obtw, glad to hear that your heat works well. We love ours very, very much.
Troy.

Shooting Star Nursery - Christie and Scott Mackison said...

Thanks Troy,

So, did you flash over the exposed insulation or stucco over it? I didn't want to deal with having to cover the insulation (what insulation is exposed above grade) - however I'm having second thoughts and might just end up putting some in before backfilling.

Scott.

Troy said...

Sorry Scott, I was talking about the perimeter around the slab on the inside of the house which we did insulate. Also, I did place blue fan fold (not sure of its true name, but it comes in 3'x50'x1/4"?) on the outside below grade. I first used tar foundation coating then placed the fan fold over top. I over lapped so water would run down the outside of the fan fold. Much of my house is underground, and I left the fan fold off everything above ground. It's not much insulation, but it's something. Glad I did it, kinda wish I'd went with at least 1/2" blue board though. Concrete seems to transfer hot and cold very very well, and I think it's well worth the time to add the extra insulation. It might be worth mentioning that the tar sealed the top of the insulation to the blocks. About a month ago I tried to remove a little and it seems to be stuck there forever. I can’t see how water would ever penetrate the seal. Happy New Year, Troy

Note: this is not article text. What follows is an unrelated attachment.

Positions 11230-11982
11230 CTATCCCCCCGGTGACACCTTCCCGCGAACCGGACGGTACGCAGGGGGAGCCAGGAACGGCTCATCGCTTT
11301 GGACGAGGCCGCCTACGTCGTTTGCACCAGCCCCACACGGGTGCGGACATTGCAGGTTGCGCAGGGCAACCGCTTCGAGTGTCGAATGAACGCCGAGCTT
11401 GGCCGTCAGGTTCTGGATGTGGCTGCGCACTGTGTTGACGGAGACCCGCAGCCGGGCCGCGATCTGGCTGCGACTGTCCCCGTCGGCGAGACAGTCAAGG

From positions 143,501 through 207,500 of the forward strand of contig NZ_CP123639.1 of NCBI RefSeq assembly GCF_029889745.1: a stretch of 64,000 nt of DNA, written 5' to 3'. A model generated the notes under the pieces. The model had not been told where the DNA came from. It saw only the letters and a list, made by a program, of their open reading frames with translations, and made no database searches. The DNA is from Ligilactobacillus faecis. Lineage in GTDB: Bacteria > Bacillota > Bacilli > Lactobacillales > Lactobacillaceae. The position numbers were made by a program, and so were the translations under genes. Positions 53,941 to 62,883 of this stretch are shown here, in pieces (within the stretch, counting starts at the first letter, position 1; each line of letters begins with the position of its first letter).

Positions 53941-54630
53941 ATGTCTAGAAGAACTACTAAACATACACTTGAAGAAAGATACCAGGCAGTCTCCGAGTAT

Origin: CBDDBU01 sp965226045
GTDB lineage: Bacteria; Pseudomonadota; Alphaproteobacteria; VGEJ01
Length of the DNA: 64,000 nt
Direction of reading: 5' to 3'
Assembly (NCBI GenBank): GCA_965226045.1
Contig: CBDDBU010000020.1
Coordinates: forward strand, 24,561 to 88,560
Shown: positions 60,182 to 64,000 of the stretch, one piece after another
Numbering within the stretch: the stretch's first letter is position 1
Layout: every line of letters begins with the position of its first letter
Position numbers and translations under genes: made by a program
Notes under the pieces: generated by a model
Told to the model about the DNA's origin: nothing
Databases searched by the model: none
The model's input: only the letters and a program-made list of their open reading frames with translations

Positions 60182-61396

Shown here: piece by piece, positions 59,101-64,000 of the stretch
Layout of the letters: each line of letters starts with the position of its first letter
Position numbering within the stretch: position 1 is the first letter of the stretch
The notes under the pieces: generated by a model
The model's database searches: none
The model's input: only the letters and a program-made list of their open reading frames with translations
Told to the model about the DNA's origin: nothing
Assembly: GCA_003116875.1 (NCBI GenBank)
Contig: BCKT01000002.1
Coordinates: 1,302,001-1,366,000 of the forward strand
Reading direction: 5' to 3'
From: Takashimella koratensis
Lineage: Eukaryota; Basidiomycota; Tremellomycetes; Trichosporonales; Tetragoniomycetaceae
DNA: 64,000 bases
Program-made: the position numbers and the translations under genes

Troy said...

Hi Scott, Well I just looked at your slab pour photos. Looks like the floor and footers etc. are all connected. If so, I would try to insulate anything exposed to the outside. It may take a little more work and money, but I think it would be well worth your efforts.

Troy.

Shooting Star Nursery - Christie and Scott Mackison said...

Hi Troy,

That's the problem - we don't have a thermal break between the slab and the giant footers. I think we'll run 2" rigid insulation around the perimeter and cover the exposed top with metal flashing.

Thanks.

Scott.

Shooting Star Nursery - Christie and Scott Mackison said...

Hi Troy,